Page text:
| Here are some of our photos taken of this beautiful old fort.
||Though disappointed at the loss of its county seat status, Fort Griffin continued to bustle, serving as a major supply source for buffalo hunters from 1874 through 1877, and a stop off for the many cowboys herding cattle up the Western Trail to the Dodge City, Kansas railheads. Businesses of all kinds sprouted up to meet the needs of the growing population which including numerous stores, saloons, and restaurants. A newspaper called the Fort Griffin Echo was published from 1879 to 1882, and the town even sported an academy for several years. At its height, Fort Griffin had a permanent population of about 1,000 and an estimated transient population of nearly twice that.
However, by the late 1870’s the buffalo on the plains were beginning to dwindle, reducing the many buffalo hunters that called the Fort Griffin home. Vital to the town’s economy, businesses began to suffer and soon packed up and moved to the new town of Albany.
In 1881, two events would spell the final death blows for the town of Fort Griffin. By this time, the Indians of the area had been pushed westward or placed on reservations and the soldiers of the fort were no longer needed. After 14 years of guarding the area population, the U.S. flag at the fort was lowered for the last time on May 31st.
|That same year, the Texas Central Railroad was pushing through the region and Fort Griffin was working desperately to entice them through their city. However, the citizens of nearby Albany raised $50,000 to lure them through their town.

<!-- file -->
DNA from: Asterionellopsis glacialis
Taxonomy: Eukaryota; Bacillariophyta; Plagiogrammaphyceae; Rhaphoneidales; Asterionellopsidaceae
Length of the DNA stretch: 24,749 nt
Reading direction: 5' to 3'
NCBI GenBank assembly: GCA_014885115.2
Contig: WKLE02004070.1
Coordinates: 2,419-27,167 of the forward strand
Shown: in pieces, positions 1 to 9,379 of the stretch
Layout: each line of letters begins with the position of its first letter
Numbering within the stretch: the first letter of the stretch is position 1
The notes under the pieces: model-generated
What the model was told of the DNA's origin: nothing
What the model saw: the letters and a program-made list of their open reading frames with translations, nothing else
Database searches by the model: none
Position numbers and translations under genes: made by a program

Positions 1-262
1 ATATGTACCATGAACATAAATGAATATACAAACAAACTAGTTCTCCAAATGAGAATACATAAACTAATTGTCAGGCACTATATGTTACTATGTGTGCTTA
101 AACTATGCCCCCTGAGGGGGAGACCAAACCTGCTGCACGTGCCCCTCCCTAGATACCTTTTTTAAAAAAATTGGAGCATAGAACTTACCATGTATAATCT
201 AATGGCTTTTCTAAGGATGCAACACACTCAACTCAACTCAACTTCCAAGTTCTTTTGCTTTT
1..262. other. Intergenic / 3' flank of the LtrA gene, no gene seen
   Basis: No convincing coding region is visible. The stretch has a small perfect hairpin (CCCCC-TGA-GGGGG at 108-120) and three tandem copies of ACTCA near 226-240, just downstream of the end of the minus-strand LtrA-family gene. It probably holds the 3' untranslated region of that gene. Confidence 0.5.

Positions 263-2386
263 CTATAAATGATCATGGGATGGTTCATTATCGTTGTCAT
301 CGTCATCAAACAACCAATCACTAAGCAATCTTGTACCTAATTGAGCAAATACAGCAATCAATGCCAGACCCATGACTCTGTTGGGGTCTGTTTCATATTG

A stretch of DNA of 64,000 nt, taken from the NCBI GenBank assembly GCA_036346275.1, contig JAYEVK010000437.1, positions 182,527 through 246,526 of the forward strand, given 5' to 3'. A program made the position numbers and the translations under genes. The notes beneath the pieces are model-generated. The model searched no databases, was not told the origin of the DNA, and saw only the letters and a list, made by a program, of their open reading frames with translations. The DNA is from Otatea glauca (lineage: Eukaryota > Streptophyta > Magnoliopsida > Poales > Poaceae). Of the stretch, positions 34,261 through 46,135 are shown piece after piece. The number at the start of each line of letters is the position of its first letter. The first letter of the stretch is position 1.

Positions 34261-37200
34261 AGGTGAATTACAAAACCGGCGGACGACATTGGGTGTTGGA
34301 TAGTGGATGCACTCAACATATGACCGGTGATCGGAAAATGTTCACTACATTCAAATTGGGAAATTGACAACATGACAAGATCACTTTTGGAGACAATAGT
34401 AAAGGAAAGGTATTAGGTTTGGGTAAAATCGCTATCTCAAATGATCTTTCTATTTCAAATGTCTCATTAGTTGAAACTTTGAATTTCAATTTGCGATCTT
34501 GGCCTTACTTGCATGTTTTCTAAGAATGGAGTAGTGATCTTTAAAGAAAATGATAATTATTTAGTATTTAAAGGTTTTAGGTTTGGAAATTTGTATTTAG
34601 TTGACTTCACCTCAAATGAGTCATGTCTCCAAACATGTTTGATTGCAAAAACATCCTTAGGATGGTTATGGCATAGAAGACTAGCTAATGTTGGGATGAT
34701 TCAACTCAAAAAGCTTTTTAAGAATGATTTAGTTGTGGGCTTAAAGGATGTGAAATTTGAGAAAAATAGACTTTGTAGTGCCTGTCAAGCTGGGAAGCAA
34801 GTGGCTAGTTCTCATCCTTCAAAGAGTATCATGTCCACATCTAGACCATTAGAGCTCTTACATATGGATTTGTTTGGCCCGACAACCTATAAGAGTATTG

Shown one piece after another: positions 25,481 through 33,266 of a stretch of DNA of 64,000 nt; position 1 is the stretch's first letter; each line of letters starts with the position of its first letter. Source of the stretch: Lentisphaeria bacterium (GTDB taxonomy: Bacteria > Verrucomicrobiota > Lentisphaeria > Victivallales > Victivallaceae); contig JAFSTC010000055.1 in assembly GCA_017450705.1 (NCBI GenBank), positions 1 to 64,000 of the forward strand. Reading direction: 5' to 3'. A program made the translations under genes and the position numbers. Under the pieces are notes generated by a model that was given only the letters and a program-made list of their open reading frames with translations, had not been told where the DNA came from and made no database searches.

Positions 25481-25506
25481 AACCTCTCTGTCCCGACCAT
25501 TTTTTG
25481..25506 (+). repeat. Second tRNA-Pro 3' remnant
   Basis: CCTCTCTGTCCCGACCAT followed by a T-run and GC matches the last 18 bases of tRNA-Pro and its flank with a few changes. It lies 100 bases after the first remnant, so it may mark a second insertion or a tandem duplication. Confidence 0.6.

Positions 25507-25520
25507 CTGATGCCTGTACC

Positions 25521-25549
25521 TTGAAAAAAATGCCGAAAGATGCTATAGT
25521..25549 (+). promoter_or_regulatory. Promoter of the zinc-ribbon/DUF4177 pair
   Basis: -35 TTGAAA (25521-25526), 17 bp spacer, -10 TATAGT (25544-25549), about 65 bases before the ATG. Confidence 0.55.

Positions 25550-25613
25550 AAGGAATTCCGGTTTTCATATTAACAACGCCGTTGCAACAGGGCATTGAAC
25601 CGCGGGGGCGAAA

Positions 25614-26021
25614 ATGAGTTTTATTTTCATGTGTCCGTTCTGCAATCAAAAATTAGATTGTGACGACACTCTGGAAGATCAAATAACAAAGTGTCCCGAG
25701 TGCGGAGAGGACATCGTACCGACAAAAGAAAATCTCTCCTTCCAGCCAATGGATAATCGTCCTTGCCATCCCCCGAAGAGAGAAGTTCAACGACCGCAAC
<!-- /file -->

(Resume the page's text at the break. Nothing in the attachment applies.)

The small town survived for several years, gradually diminishing in size. By the 1940’s the school was consolidated with Albany’s and a short time later the post office closed.
Today, there are only a couple of original buildings left at the town site, but several “new” ones have been reconstructed over original foundations. What’s left of this once thriving town is situated on the Collins Creek Ranch, a wildlife habitat, working ranch, and commercial hunting property. Though privately owned, its owners do allow visitors on the property to view what’s left of this once lawless place.
The fort itself was preserved for years as the Fort Griffin State Historical Park; however, on January 1, 2008, the site was transferred to the Texas Historical Commission. The 506 acre park features the partially restored ruins of old Fort Griffin on the bluff overlooking the old town site and the Clear Fork of the Brazos River Valley. Several buildings remain including the mess hall, barracks, administration building, powder magazine, and the restored bakery. Other remnants include a hand dug well, cistern, numerous foundations, and a rock chimney. The small soldier’s barrack buildings have been recreated. A portion of the official Texas Longhorn herd resides in the park that also provides camping, hiking, fishing, and picnicking.
With the Texas Historical Commission now operating the site, a few changes are currently being made, including clearing the mesquite trees and cactus from the fort, as these are not historically accurate. This vegetation came up the trail with the longhorns. The Visitor’s Center will also be expanded and their are hopes that archaeological digs might be conducted in the future.
1701 North US Highway 283
Replicas where the wild town laid At bottom of the cliffs before the river. It is a functional privately owned ranch. Got some cute cows and long horns freely roaming. Beautiful property. Excited that S.G.P was granted night time access as well. Hopefully I can mange getting through the photos and auto in the coming week.